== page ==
mentioned rightsizing all year. But since Mayor Byron Brown announced his
5 in 5 demolition plan in August of 2007, in which 5,000
structures would be demolished in 5 years, we still wonder what the plan is
regarding the footprints left behind as each house is demolished at a cost of
$16,000 or more.
and neighborhood gardens go only so far, and many lots are left to grow weeds. There
are whole streets on the East Side where the houses left are so sparse, that
the feeling is that the only thing missing is the barn and cows, though one
couple was able to farm this last year.
This article by Richard Moe, president of the National Trust for
Historic Preservation looks at the impact vacant houses have on a neighborhood,
while cautioning that patience and prudence must be used in planning the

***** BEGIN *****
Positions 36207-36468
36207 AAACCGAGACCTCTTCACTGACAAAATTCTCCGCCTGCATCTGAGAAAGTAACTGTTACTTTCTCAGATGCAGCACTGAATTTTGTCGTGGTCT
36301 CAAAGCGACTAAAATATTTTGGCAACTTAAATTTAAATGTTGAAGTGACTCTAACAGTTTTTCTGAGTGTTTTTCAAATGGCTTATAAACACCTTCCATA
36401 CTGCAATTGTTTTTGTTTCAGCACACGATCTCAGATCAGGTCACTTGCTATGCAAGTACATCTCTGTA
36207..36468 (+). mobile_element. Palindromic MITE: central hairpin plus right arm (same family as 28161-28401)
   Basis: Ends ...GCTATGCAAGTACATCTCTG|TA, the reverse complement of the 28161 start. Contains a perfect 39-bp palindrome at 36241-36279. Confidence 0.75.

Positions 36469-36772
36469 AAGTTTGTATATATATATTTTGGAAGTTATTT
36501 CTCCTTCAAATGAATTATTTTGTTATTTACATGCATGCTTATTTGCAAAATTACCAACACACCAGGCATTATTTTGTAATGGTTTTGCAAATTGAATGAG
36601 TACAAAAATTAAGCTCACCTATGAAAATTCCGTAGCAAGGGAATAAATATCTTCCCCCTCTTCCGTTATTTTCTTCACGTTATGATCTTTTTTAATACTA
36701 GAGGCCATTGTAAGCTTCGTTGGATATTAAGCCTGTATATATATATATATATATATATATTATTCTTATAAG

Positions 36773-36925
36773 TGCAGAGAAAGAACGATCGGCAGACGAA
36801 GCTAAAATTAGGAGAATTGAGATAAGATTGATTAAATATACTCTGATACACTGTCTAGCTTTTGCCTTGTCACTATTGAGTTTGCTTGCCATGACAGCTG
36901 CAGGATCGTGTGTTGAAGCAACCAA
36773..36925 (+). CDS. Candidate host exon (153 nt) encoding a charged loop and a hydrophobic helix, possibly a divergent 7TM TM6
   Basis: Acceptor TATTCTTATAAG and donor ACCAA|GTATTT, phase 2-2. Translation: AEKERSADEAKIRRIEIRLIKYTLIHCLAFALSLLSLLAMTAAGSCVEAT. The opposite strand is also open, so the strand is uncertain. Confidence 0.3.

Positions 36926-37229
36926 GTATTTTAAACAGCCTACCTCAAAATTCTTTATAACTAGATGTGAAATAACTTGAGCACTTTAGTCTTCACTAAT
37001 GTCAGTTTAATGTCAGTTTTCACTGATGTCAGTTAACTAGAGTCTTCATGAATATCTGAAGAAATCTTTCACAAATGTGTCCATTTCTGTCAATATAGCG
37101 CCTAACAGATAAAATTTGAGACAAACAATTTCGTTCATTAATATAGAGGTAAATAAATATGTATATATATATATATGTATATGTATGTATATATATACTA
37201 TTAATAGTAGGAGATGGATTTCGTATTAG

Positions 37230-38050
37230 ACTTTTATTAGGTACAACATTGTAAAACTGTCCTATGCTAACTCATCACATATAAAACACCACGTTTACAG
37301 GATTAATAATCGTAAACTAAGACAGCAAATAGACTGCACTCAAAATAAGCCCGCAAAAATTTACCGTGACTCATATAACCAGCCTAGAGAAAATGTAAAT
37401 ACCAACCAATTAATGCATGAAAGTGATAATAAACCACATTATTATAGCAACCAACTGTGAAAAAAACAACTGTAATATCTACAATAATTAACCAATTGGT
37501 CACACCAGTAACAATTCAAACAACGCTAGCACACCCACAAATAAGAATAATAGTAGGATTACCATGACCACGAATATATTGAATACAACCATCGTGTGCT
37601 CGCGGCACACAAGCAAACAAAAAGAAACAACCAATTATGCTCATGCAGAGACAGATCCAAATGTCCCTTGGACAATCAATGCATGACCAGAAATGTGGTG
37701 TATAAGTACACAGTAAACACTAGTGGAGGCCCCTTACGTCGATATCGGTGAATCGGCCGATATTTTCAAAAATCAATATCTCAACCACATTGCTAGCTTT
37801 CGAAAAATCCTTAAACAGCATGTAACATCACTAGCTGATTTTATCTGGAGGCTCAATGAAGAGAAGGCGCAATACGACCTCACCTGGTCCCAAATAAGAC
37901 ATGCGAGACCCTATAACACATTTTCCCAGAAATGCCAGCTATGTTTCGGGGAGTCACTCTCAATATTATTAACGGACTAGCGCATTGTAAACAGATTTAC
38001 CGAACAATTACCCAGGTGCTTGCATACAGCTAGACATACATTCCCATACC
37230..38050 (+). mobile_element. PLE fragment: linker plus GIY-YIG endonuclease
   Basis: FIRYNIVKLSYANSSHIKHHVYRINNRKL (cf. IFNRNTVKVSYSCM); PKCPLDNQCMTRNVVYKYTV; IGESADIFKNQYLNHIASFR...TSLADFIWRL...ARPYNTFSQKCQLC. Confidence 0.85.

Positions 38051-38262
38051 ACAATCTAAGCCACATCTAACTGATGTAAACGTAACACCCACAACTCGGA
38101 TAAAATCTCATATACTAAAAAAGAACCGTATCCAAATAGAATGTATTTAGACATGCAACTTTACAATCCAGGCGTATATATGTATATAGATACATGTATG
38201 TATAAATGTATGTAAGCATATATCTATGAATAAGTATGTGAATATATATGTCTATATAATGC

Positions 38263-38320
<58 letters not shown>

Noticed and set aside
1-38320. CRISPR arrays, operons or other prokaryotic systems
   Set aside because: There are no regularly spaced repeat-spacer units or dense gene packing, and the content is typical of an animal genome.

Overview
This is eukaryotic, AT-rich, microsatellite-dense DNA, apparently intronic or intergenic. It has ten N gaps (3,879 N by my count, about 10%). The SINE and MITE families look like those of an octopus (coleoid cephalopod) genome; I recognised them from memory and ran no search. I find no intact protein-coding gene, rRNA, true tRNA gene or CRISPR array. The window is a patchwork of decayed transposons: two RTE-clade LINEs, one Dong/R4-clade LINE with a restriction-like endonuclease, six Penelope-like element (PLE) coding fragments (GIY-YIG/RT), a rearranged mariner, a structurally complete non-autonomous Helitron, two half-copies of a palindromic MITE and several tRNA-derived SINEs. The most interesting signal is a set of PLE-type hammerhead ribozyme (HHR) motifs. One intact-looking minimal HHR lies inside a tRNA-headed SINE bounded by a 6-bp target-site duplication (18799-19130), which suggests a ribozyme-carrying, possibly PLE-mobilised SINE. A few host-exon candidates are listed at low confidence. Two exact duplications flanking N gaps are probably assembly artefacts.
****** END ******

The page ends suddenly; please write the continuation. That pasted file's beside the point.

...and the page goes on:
removal of abandoned houses.
Moe writes: Plenty of other cities — from
Detroit and Flint to Buffalo, Cleveland and Baltimore
— face the same challenge. Youngstown’s approach offers an instructive model
for these places, but it would be a mistake to see it as a one-size-fits-all
panacea. Youngstown is navigating uncharted waters, but at least it is taking
positive action. The alternative — doing nothing — is not a viable option.
are interested in what our options might look like should read this 2008 report
from Joseph Schilling, associate director of the Green Regions
Initiative of the Metropolitan Institute at Virginia Tech University
titled Buffalo as the Nation’s First Living
Laboratory for Reclaiming Vacant Properties. The article cites Blueprint
Buffalo, a report from the National Vacant Properties Campaign (Campaign)
and Local Initiatives Support Corporation — Buffalo (LISC-Buffalo) that
outlines a strategy to rebuild the Buffalo.
In the meanwhile, maybe a few more farms will sprout up.
Update: See this Elizabeth Lunday article from the Urban Land Institute, Shrinking Cities, U.S.A.